The Commonwealth of Australia now has its first-ever Assistant Minister for the Republic in Matt Thistlethwaite.
An Australian republic would see the Queen replaced as head of state by an Australian citizen serving as president.
But the government wants to wait to see if it wins a second term before putting this question to the Australian people.
“Our priority, of course, is the Indigenous Voice to Parliament and constitutional recognition,” Mr Thistlethwaite told The New Daily.
“My role in the first term will be one of education – explaining to the Australian public that we have a foreign monarch as our head of state, that we can have an Australian in that role, and that there are various models that we could adopt to make that transition.
“We’re hopeful that if the Uluru Statement from the Heart is successful as a referendum [in the first term of government], the next natural progression would be to discuss having an Australian head of state, and my role will be to prepare the Australian public for that debate.”
Anthony Albanese first called for a referendum on becoming a republic in 2018, when it was still an election promise under Bill Shorten.
This time around, Mr Albanese didn’t make any specific commitments heading into the election.
Peter FitzSimons, national chair of the Australian Republic Movement, said the mood among his camp is “absolutely joyous”.
He had been in talks with Mr Thistlethwaite for several years about how to propose an Australian republic.
“I cannot tell you the amount of enthusiasm, passion and joy that has been in the air – not just the formal members of the republic movement – but across the land,” Mr FitzSimons told TND.
“And the timing is wonderful.”
Despite a failed referendum in 1999, he believes now is an ideal time for another crack.
“Now we’re on course for another referendum right at the time that the Queen of England is in the deep twilight of her reign,” Mr FitzSimons said.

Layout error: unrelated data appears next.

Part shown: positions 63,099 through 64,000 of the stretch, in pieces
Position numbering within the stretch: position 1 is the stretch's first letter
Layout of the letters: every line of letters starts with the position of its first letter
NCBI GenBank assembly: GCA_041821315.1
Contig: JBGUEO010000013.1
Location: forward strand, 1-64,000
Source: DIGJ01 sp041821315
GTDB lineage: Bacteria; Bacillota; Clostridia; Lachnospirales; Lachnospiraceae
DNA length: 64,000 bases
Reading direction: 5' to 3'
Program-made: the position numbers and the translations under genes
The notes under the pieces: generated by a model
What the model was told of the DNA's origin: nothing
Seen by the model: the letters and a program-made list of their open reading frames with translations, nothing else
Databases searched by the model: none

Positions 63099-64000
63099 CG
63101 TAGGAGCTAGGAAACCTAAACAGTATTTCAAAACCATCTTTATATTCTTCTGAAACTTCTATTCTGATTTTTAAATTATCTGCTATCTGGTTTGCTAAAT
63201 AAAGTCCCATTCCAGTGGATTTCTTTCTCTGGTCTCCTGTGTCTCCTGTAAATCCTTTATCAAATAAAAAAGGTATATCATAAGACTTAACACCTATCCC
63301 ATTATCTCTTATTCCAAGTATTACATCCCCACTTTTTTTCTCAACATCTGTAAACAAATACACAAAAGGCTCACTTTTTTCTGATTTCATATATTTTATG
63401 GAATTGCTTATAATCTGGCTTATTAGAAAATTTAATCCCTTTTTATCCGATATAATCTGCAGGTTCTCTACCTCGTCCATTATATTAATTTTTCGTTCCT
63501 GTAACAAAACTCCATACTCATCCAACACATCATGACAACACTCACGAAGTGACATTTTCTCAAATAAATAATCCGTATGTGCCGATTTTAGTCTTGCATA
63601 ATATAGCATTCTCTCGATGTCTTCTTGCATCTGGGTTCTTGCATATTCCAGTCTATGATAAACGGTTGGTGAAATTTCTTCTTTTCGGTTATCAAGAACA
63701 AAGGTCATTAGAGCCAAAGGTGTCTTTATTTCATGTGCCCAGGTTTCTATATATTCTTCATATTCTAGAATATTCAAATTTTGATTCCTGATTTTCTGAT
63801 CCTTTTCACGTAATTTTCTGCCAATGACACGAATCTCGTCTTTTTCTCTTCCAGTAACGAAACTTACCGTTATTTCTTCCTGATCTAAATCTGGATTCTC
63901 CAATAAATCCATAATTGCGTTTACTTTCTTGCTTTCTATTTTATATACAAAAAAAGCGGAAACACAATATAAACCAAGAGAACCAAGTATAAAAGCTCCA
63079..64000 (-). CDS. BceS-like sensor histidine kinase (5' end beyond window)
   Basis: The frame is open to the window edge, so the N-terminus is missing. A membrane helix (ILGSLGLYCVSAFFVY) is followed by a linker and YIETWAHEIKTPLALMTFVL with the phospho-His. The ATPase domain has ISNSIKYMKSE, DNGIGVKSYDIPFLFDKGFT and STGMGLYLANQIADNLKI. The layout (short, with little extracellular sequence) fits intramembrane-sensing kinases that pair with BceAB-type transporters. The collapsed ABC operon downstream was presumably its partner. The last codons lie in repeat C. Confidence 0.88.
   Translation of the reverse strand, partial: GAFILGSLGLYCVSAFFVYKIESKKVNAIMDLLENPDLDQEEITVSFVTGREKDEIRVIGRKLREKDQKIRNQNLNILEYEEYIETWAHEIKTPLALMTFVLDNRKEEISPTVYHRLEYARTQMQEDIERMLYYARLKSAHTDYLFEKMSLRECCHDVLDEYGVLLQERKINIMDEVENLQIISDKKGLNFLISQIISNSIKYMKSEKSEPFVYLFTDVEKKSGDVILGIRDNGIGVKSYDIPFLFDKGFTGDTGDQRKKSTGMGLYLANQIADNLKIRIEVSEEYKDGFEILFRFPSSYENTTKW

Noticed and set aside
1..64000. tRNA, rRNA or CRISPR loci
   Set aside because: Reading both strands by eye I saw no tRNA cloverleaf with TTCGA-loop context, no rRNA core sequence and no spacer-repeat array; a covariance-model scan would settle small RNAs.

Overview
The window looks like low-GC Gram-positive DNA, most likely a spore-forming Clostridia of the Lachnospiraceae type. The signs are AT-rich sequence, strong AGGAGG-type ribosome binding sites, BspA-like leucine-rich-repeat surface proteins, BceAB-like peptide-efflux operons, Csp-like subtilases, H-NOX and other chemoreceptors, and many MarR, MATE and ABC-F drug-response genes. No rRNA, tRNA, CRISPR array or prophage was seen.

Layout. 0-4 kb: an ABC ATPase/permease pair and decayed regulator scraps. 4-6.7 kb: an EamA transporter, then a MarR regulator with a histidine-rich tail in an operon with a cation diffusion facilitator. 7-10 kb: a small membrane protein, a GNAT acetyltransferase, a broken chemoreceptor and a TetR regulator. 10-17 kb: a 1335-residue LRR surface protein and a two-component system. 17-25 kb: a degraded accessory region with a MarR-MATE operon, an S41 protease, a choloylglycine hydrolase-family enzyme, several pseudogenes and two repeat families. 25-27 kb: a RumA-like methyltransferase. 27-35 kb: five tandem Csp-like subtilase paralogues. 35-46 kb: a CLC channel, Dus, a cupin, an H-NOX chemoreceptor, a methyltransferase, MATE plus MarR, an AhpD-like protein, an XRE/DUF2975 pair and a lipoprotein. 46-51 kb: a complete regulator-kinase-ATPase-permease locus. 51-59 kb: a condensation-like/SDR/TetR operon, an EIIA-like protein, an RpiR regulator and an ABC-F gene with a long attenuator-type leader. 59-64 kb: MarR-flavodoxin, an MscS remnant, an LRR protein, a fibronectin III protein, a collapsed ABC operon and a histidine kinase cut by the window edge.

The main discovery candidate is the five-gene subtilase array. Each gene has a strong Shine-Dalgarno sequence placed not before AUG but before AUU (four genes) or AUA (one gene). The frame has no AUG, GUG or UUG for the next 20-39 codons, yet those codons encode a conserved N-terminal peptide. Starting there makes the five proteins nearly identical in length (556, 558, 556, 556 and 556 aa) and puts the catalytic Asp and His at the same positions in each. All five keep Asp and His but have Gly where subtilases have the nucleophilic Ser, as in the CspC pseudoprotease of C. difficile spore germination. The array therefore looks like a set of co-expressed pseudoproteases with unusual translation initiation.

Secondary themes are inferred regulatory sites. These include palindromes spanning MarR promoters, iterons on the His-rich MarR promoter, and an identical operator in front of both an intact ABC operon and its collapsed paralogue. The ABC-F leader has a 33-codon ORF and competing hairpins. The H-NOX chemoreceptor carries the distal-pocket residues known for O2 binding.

The appointment also coincides with the Queen’s Platinum Jubilee.
Australian monarchists are preparing to put up a fight.
“It’s disturbing because the messages of the government will get through to a lot of people that we won’t be able to reach, because we won’t have the funding or support,” said Philip Benwell, head of the Australian Monarchist League.
The monarchist view is that the Queen’s representative in Australia – the Governor-General – is already an Australian, and that the role in its current form provides stability because it is above partisan politics.
Mr Benwell says the Australian Monarchist League is ramping up its campaigns on social media, and will be rolling out numerous young spokespeople thought the year to sell monarchism to younger voters.
“You will see us opposing, at every stage, the prosecution of a republic by the government,” he told TND.
Finding the right model
Central Queensland University historian Dr Benjamin T. Jones has written two books on the republican movement in Australia and believes the move to appoint an assistant minister specifically for this purpose is more than just symbolic.
“Passing a referendum is notoriously difficult, and he will need to devise a model that is legally sound, acceptable to politicians, and also likely to pass a referendum,” Dr Jones told TND.
“The prospect of King Charles will certainly give the Albanese government an ideal moment to push this issue, but they must find a model that can gain bipartisan support.”
Mr FitzSimons and the Australian Republic Movement put forward the ‘Australian Choice‘ proposal earlier this year, which would see each state and territory nominate distinguished Australians as candidates, with the general population then voting for who would become president.
He believes the government is leaning towards adopting this option.
Mr Thistlethwaite said the government welcomes all proposals but does not have a preferred option just yet.
However, he also noted that “the model was one of the pitfalls in 1999 in that it divided republicans”.
Whatever the model, he is confident that it can be achieved.
“There are 54 countries in the Commonwealth of Nations, and 34 of them are now republics,” Mr Thistlethwaite said.
“Australia is very much in the minority.”